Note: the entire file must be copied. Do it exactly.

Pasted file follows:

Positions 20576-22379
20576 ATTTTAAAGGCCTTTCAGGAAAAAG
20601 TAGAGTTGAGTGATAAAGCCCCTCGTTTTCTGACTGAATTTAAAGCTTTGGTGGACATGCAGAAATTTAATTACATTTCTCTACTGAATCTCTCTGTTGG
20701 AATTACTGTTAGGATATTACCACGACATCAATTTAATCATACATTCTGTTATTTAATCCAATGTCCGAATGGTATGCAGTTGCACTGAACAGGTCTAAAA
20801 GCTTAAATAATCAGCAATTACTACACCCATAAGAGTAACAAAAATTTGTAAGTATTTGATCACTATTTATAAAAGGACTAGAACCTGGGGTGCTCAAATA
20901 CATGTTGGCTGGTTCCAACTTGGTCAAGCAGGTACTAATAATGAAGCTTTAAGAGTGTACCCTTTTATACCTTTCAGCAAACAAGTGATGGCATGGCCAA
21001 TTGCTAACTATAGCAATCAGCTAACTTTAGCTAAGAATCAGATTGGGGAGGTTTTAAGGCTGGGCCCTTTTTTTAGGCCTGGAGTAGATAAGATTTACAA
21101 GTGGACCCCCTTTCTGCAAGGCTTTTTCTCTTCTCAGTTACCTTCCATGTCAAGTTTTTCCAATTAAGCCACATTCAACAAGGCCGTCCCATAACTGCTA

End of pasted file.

Positions 20576-22379
20576 ATTTTAAAGGCCTTTCAGGAAAAAG
20601 TAGAGTTGAGTGATAAAGCCCCTCGTTTTCTGACTGAATTTAAAGCTTTGGTGGACATGCAGAAATTTAATTACATTTCTCTACTGAATCTCTCTGTTGG
20701 AATTACTGTTAGGATATTACCACGACATCAATTTAATCATACATTCTGTTATTTAATCCAATGTCCGAATGGTATGCAGTTGCACTGAACAGGTCTAAAA
20801 GCTTAAATAATCAGCAATTACTACACCCATAAGAGTAACAAAAATTTGTAAGTATTTGATCACTATTTATAAAAGGACTAGAACCTGGGGTGCTCAAATA
20901 CATGTTGGCTGGTTCCAACTTGGTCAAGCAGGTACTAATAATGAAGCTTTAAGAGTGTACCCTTTTATACCTTTCAGCAAACAAGTGATGGCATGGCCAA
21001 TTGCTAACTATAGCAATCAGCTAACTTTAGCTAAGAATCAGATTGGGGAGGTTTTAAGGCTGGGCCCTTTTTTTAGGCCTGGAGTAGATAAGATTTACAA
21101 GTGGACCCCCTTTCTGCAAGGCTTTTTCTCTTCTCAGTTACCTTCCATGTCAAGTTTTTCCAATTAAGCCACATTCAACAAGGCCGTCCCATAACTGCTA